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The U.S. is tightening its bonds with Costa Rica. The Department of State has donated six virtual shooting ranges to the Costa Rican Ministry of Public Security. The technology will contribute to the training and professional development of various public security bodies for improvement of their emergency response capability. The donation is valued at close to $800,000 and was made by the Bureau of International Narcotics and Law Enforcement Affairs through the U.S. Embassy in Costa Rica.
The new equipment was presented to Costa Rica at a ceremony at the National Police Academy in San José. The gathering was attended by Costa Rican Minister of Public Security, Gustavo Mata, and the then U.S. ambassador, Stafford Fitzgerald Haney.
“We will soon begin officially training the first units,” Commissioner Erick Lacayo Rojas, the director of the Costa Rican National Police Academy, told dialogo-americas.com. “This virtual system will improve our systems for officer education, training, and specialization,” he said. “We don’t intend for this to replace firearms practice. Nevertheless, the technology will help improve the instruction of officers in stressful and delicate situations.”
Each virtual simulator includes software and three screens that recreate various 180-degree scenarios. It allows for the inclusion of outdoor conditions such as lighting, wind and weather. The personnel doing the security work will put operational protocols into practice, and reinforce their legal knowledge as well as their knowledge on the use of force and of human rights, which is required when using tools employed by police and military agencies throughout the world.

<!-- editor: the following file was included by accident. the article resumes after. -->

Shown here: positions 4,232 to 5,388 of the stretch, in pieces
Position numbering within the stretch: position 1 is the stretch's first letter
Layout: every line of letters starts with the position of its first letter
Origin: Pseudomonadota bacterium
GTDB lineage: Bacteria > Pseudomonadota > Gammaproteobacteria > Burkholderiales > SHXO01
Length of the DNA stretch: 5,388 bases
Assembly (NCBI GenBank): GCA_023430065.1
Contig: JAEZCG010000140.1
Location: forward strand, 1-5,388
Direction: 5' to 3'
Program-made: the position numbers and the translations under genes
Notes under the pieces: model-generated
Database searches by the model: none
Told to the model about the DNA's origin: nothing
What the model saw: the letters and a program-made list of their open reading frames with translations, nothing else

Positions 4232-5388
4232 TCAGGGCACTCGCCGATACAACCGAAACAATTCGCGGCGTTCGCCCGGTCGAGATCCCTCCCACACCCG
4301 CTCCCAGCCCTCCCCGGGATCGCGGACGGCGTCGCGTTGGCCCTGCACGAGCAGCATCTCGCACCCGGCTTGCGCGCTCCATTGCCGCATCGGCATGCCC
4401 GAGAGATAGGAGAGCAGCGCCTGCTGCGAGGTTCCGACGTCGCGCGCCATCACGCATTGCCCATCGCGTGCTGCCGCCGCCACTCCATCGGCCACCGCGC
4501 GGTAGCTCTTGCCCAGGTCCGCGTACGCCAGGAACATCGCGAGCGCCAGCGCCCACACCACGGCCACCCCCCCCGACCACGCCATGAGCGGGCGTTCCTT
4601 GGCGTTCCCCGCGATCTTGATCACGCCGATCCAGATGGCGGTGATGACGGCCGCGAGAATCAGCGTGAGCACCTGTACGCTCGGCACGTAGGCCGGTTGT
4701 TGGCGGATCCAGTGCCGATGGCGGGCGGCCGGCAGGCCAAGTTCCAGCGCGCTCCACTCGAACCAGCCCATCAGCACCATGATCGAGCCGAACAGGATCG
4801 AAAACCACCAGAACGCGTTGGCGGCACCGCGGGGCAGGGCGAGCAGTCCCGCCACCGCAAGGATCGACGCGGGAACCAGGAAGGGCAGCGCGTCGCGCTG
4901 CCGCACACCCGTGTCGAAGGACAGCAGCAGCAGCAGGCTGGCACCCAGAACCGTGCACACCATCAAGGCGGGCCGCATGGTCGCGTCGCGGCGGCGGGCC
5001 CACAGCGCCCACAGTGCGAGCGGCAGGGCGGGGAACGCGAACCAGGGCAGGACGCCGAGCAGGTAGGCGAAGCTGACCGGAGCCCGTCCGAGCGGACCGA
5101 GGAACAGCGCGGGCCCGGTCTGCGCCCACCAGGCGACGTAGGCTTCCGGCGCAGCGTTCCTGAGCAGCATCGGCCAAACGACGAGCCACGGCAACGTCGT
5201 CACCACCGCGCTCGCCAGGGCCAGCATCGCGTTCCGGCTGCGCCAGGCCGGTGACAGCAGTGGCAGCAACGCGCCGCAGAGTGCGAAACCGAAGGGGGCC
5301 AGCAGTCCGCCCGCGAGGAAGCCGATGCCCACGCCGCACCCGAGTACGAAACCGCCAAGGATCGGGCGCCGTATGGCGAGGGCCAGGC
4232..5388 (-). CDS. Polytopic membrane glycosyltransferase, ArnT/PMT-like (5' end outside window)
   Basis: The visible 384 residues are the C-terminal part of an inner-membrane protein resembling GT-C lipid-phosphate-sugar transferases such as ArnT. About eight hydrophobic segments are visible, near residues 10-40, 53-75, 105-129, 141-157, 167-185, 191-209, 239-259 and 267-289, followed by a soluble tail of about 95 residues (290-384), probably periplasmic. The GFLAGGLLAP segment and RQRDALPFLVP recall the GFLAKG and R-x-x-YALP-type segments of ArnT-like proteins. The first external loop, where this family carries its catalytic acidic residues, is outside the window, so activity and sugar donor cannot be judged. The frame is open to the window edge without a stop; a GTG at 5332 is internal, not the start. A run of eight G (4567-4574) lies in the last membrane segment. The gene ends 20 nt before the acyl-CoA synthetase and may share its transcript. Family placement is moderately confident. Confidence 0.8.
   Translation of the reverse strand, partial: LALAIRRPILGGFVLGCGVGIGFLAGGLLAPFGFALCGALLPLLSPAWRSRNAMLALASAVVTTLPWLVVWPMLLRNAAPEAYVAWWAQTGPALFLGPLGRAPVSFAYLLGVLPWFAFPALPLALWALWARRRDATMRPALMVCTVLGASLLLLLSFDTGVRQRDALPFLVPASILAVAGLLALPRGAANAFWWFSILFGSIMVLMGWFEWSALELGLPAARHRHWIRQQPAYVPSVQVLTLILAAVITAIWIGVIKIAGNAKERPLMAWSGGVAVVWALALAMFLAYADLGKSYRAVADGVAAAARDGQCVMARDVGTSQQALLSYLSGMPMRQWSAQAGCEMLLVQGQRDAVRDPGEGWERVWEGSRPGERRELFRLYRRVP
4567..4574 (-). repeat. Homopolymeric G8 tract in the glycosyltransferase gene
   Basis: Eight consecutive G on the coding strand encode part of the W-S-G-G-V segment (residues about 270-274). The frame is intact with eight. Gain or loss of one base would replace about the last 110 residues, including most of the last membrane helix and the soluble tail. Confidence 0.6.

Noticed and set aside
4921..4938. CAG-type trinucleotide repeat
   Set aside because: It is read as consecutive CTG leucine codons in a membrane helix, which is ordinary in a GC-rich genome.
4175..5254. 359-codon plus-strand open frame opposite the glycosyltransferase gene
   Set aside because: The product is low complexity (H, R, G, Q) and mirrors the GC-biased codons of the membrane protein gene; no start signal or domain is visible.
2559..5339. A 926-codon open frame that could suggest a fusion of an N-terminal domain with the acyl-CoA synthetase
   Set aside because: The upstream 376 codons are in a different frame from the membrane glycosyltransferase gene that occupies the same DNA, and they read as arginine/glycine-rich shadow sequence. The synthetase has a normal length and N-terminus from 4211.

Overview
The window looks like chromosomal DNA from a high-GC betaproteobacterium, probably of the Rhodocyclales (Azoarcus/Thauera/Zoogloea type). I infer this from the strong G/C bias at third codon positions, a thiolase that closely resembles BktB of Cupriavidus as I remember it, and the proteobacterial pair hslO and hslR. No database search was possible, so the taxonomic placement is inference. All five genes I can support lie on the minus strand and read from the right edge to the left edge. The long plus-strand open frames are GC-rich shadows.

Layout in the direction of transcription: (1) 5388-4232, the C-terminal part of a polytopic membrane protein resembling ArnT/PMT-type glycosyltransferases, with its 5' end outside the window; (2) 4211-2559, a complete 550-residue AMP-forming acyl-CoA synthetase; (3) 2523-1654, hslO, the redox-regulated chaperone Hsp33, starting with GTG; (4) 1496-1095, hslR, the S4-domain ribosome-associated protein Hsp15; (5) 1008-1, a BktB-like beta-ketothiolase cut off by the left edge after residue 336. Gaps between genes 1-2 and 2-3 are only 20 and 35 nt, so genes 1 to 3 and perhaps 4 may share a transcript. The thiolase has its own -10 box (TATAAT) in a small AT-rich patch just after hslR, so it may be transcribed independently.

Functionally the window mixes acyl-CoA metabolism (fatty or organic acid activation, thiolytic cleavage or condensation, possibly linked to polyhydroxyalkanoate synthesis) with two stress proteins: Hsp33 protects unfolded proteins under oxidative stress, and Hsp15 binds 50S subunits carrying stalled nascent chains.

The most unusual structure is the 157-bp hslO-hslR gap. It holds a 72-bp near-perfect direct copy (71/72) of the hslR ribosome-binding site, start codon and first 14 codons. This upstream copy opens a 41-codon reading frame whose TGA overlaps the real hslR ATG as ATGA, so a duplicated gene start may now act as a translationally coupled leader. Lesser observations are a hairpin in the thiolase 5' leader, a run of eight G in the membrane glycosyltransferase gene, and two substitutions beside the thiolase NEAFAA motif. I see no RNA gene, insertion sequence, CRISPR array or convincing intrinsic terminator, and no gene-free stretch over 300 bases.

“This type of technology will give them the opportunity to not only fire at different distances but also know when they don’t have to fire,” Minister Mata stated. “Using a firearm is indispensable for a police officer.”
The simulation systems will provide the instructor with a detailed report on the performance of the police officer, including the number of shots fired and response time. Each trainee will also learn how they react when confronted with a dangerous situation or a criminal act.
The U.S. government support will also include training on the use of the virtual shooting ranges for 10 representatives from each of the police departments.
The V-180 simulator is more valuable for training than a firearms simulator with only one screen. The realistic training platform produces better decision-making in life-or-death situations, saving the lives of civilians and officers, according to information from Virtra, the company responsible for maintaining the shooting ranges.
“We should use the tool in a logical manner. It’s not just about coming to the shooting range and firing”, Commissioner Lacayo stated. “Trainees must go through an academic and practical training process. The more training the better the teacher,” Álvarez added.
In addition to the six virtual shooting ranges, other equipment is scheduled to come from the U.S. The equipment that will arrive in November includes two large vessels, two Sky Troop airplanes, three helicopters and three tactical vehicles. “All this equipment will improve the skills, capacities, and the professionalism of our officers who look after the security of this country, day in and day out,” concluded Minister Mata.